Some argue that the concept of the collapse of a "real" wave function was introduced by Heisenberg and later developed by John von Neumann in 1932.[22] However, Heisenberg spoke of the wavefunction as representing available knowledge of a system, and did not use the term "collapse" per se, but instead termed it "reduction" of the wavefunction to a new state representing the change in available knowledge which occurs once a particular phenomenon is registered by the apparatus (often called "measurement").[23]

In 1952 David Bohm developed decoherence, an explanatory mechanism for the appearance of wave function collapse. Bohm applied decoherence to Louis DeBroglie's pilot wave theory, producing Bohmian mechanics,[24][25] the first successful hidden variables interpretation of quantum mechanics. Decoherence was then used by Hugh Everett in 1957 to form the core of his many-worlds interpretation.[26] However decoherence was largely[27] ignored until the 1980s.[28][29]

Non-separability of the wave function

The domain of the wave function is configuration space, an abstract object quite different from ordinary physical space-time. At a single "point" of configuration space, the wave function collects probabilistic information about several distinct particles, that respectively have physically space-like separation. So the wave function is said to supply a non-separable representation. This reflects a feature of the quantum world that was recognized by Einstein as early as 1905.

In 1927, Bohr drew attention to a consequence of non-separability. The evolution of the system, as determined by the Schrödinger equation, does not display particle trajectories through space-time. It is possible to extract trajectory information from such evolution, but not simultaneously to extract energy-momentum information. This incompatibility is expressed in the Heisenberg uncertainty principle. The two kinds of information have to be extracted on different occasions, because of the non-separability of the wave function representation. In Bohr's thinking, space-time visualizability meant trajectory information. Again, in Bohr's thinking, 'causality' referred to energy-momentum transfer; in his view, lack of energy-momentum knowledge meant lack of 'causality' knowledge. Therefore Bohr thought that knowledge respectively of 'causality' and of space-time visualizability were incompatible but complementary.[3]

Wave–particle dilemma

The term 'Copenhagen interpretation' was, it seems, invented by Heisenberg in 1955. It is often assumed that the 'Copenhagen interpretation' was agreed between Bohr and Heisenberg, with perhaps Born included. The term Copenhagen interpretation, however, is not well defined when one asks about the wave–particle dilemma, because Bohr and Heisenberg had different or perhaps disagreeing views on it. Which was the true 'Copenhagenist'? Which is the true 'Copenhagen' position on this? What is the true "orthodoxy"?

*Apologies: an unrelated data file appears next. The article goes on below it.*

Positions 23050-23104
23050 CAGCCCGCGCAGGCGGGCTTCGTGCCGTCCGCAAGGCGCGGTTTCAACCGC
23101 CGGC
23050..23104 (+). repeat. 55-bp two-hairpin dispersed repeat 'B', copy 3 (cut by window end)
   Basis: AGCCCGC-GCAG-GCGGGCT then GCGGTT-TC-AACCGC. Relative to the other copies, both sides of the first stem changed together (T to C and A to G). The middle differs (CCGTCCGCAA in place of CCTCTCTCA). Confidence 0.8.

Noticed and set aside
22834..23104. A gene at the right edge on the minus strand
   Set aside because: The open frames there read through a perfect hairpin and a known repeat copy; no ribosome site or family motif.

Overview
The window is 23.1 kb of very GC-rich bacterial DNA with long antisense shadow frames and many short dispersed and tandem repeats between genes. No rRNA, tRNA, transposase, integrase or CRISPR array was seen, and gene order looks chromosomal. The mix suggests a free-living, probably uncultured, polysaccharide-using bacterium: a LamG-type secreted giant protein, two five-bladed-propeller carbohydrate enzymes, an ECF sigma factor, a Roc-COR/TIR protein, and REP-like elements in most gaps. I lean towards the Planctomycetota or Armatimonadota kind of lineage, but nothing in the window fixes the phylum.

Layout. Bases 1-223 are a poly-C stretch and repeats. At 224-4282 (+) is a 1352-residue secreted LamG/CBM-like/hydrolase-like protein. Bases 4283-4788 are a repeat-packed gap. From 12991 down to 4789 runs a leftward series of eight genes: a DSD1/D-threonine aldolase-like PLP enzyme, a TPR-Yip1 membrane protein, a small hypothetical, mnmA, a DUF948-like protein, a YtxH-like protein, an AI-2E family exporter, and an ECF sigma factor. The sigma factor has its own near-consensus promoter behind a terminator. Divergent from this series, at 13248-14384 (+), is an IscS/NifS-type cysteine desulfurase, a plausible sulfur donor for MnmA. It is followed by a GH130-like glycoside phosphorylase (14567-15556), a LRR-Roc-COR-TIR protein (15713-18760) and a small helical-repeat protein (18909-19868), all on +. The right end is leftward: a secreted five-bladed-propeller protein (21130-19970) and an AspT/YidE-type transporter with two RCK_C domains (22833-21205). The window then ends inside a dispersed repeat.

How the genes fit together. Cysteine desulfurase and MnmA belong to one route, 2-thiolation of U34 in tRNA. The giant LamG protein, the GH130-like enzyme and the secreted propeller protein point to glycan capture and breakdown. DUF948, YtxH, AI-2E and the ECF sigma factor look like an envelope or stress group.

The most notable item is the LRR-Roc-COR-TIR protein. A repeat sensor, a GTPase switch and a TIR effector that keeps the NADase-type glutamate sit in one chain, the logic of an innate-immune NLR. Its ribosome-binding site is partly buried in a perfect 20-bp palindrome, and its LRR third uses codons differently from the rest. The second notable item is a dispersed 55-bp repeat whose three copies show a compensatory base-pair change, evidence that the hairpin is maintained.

According to Camilleri, Bohr thought that the distinction between a wave view and a particle view was defined by a distinction between experimental set-ups, while, differing, Heisenberg thought that it was defined by the possibility of viewing the mathematical formulas as referring to waves or particles. Bohr thought that a particular experimental set-up would display either a wave picture or a particle picture, but not both. Heisenberg thought that every mathematical formulation was capable of both wave and particle interpretations.[30][31]

More precisely, Heisenberg's view was not clear about quantum mechanics as such. He formed his view, instead, about quantum field theory. These are two fundamentally different theories. Quantum mechanics is about wave functions with configuration space domain, and not separable. Quantum field theory is about a field theory, in which the domain of the functions is ordinary physical space-time; the quantum features are embodied in the values of the functions, their range, not their domain. Since it is very important to recognize that the domain of the quantum mechanical wave function is not ordinary space-time, it is consequently important in the present context to recognize that quantum mechanics and quantum field theory are different theories. Thus one is left in a dilemma to know whether the 'Copenhagen interpretation' is the one of Bohr (one or the other) or the one of Heisenberg (always both).

Alfred Landé was for a long time considered orthodox. He did, however, take the Heisenberg viewpoint, in so far as he thought that the wave function was always mathematically open to both interpretations. Eventually this led to his being considered unorthodox, partly because he did not accept Bohr's one-or-the-other view, preferring Heisenberg's always-both view. Another part of the reason for branding Landé unorthodox was that he recited, as did Heisenberg, the 1923 work[32] of old-quantum-theorist William Duane, which anticipated a quantum mechanical theorem that had not been recognized by Born. That theorem seems to make the always-both view, like the one adopted by Heisenberg, rather cogent. One might say "It's there in the mathematics", but that is not a physical statement that would have convinced Bohr. Perhaps the main reason for attacking Landé is that his work demystified the phenomenon of diffraction of particles of matter, such as buckyballs.[33]